Roasting the eggplant directly over a flame gives a very nice smoky flavour to this dish and sometimes the eggs are scrambled in the same pan as the eggplant to make it easy, but here I’ve done it separately.






Skill level

Average: 3.3 (29 votes)


  • 3 large eggplants
  • olive oil
  • 1 onion, thinly sliced
  • 8 garlic cloves, peeled and finely sliced
  • 2 tsp ground turmeric
  • 3 large tomatoes (or 400 g can crushed tomatoes)
  • 2 tbsp tomato paste
  • 1½ tsp salt
  • 1 tsp black pepper
  • 3 eggs, lightly beaten
  • crushed toasted walnuts and mint leaves, for garnish
  • flat bread, to serve

Cook's notes

Oven temperatures are for conventional; if using fan-forced (convection), reduce the temperature by 20˚C. | We use Australian tablespoons and cups: 1 teaspoon equals 5 ml; 1 tablespoon equals 20 ml; 1 cup equals 250 ml. | All herbs are fresh (unless specified) and cups are lightly packed. | All vegetables are medium size and peeled, unless specified. | All eggs are 55-60 g, unless specified.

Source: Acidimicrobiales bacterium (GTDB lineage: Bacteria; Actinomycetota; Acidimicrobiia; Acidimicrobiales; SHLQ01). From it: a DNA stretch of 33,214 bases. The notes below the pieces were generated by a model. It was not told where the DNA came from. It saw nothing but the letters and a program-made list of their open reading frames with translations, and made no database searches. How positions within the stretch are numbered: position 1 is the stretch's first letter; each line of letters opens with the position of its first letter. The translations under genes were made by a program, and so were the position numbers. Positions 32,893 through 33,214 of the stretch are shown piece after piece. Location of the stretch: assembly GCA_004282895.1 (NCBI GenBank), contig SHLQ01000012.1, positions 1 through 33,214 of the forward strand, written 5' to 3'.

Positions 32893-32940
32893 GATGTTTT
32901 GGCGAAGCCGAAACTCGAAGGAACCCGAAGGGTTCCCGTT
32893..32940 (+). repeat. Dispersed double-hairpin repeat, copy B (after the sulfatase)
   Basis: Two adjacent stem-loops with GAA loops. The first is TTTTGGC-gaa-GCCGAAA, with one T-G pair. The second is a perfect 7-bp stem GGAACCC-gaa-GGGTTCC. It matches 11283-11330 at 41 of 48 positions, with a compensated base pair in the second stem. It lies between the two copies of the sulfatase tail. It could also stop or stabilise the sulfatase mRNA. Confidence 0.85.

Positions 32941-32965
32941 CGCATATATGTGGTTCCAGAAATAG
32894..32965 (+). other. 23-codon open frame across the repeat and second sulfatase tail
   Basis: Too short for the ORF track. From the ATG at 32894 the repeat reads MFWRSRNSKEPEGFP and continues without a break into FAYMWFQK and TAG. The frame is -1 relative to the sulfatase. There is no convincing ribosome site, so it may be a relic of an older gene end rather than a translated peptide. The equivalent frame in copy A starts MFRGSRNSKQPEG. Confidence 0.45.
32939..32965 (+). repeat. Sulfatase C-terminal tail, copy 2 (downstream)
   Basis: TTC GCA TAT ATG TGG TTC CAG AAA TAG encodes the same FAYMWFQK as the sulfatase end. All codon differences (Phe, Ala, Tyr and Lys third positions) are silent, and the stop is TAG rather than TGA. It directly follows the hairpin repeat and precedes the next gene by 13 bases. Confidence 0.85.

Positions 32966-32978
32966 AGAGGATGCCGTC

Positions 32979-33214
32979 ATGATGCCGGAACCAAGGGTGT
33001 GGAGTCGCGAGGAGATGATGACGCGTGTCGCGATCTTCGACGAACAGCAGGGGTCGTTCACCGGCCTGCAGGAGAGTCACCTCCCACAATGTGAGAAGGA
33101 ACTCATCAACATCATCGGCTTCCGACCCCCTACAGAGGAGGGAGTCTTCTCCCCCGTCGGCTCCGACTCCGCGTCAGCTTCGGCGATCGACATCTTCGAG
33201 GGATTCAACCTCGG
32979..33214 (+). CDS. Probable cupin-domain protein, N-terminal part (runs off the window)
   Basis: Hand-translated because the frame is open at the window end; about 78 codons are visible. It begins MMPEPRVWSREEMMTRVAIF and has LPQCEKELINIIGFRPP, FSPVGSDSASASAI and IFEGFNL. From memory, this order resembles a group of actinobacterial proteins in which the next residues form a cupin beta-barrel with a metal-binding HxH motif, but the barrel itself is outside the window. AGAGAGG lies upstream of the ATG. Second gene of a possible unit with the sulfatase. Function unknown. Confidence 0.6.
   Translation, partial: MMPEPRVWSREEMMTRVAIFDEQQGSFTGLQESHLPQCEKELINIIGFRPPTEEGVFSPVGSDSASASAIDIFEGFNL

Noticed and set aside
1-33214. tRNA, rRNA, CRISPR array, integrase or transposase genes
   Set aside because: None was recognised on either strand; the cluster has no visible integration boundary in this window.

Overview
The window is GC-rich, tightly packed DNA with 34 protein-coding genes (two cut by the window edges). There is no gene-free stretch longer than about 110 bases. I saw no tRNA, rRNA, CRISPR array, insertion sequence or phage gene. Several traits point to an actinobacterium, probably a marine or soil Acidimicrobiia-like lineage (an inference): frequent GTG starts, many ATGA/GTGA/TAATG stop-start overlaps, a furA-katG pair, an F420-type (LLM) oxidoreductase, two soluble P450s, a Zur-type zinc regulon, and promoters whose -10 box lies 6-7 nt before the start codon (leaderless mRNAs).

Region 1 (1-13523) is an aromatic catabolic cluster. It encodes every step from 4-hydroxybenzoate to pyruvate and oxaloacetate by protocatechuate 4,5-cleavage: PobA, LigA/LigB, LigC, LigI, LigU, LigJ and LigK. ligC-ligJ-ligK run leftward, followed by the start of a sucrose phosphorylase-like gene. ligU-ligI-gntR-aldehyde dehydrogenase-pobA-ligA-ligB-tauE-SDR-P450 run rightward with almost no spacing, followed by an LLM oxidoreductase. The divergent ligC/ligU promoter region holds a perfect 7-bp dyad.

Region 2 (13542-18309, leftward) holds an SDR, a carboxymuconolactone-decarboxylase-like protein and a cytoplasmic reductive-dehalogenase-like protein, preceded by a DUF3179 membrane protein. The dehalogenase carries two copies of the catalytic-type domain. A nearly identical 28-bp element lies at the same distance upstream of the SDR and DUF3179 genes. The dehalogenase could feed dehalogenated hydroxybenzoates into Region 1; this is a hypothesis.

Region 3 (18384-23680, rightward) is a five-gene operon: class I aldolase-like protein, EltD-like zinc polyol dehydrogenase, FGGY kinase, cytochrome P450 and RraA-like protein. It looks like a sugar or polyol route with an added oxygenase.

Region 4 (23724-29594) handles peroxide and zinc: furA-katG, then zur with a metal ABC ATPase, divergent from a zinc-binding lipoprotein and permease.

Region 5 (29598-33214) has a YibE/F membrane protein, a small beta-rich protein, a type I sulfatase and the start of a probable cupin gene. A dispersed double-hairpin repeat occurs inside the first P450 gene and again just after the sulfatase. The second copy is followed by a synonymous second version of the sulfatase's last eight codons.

1. Using a skewer, prick the eggplant all over. Place directly on an open flame, on the chargrill or in a wood–fired oven and cook until blackened and blistered all over. Stand until cool, then carefully peel and discard the charred skin. Finely chop the flesh.
  2. Meanwhile, heat a good drizzle of oil in a frying pan over medium heat. Cook the onion until golden and crisp, then remove from the pan and set aside.
  3. Heat another good drizzle of oil to the pan and add the sliced garlic. Stir over medium heat until the garlic is just starting to colour. Stir in the turmeric, then add the beaten eggs and stir until just set and nicely scrambled. Remove from the pan and set aside.
  4. Add another drizzle of oil to the pan and place over medium heat. Add the chopped eggplant, tomato, tomato paste, fried onions and season to taste. Stir to combine well, then cook for a few minutes or until slightly thickened. Add the scrambled egg and stir to combine.
  5. Serve, scattered with walnuts and mint leaves, with flatbread or rice.


Adam Liaw cooks, laughs, and explores culture with some of Australia's most beloved in The Cook Up With Adam Liaw.

Photography by Adam Liaw.